PLATO (PLAnetary Transits and Oscillations of stars) is ESA’s M3 mission, scheduled for launch end 2026. PLATO will provide high-precision, long-term photometric and asteroseismic data of a large number of stars to detect and characterize extrasolar planets, including terrestrial planets in the habitable zone of solar-like stars. PLATO will characterize planets in its core sample (V<11) for their radius via the transit method and determine their masses via ground-based radial-velocity follow-up. Asteroseismology will provide precise ages of planet host stars. A large sample of stars with V<13 will provide statistical information on detected exoplanets of all kinds. The PLATO data base of characterized planets will form a solid basis to put the Solar System into a wider context and allow for comparative exo-planetology. In addition, the precise stellar parameters obtained by asteroseismic studies will open new doors to better understand stellar interiors and allow us to constrain poorly-understood physical processes, like convection, improve our understanding of stellar evolution, and determine precise ages of stars and planetary systems.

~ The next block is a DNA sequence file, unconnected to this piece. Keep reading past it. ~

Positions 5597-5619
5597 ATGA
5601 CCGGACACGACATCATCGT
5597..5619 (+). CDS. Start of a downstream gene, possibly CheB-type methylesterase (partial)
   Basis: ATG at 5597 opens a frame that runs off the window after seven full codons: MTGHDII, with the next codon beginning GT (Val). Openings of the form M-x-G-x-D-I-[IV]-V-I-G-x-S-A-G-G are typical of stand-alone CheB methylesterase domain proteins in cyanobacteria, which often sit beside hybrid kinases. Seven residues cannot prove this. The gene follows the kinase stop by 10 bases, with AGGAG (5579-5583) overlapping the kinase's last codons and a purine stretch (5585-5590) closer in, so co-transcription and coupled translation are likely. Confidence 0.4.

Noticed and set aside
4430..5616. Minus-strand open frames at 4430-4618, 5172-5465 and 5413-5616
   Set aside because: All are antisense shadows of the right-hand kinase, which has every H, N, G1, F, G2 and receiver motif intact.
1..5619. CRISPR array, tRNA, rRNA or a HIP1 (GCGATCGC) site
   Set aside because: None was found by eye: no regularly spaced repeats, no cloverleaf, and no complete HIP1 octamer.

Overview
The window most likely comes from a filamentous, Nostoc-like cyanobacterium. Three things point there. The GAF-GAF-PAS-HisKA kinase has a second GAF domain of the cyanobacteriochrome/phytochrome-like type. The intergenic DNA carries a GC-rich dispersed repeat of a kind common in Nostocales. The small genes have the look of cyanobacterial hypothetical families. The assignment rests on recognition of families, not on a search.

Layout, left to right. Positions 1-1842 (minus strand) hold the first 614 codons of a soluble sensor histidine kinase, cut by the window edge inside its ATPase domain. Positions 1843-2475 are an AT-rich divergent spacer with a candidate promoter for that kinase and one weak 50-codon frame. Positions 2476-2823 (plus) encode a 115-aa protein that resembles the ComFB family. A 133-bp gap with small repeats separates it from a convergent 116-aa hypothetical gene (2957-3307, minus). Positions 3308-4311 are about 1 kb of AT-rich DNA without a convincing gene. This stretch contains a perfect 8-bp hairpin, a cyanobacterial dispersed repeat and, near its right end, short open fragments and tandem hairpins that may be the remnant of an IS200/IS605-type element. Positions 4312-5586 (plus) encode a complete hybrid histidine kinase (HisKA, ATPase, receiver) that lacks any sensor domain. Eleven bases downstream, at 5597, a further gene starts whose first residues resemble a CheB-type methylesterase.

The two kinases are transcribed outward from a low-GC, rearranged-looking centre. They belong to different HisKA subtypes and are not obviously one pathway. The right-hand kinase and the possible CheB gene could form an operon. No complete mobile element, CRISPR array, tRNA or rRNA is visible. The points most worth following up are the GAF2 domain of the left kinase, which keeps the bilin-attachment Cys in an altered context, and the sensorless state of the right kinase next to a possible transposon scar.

The PLATO instrument consists of 24 cameras on a common optical bench with a total field-of-view (FoV) of about 2150 deg2, operating in white light. Two additional cameras serve as fine-guidance sensors and observe very bright stars (V<8.5) in red and blue light, respectively. A guest observer program open to the community upon an ESA call will allow observing additional targets in the PLATO FoV.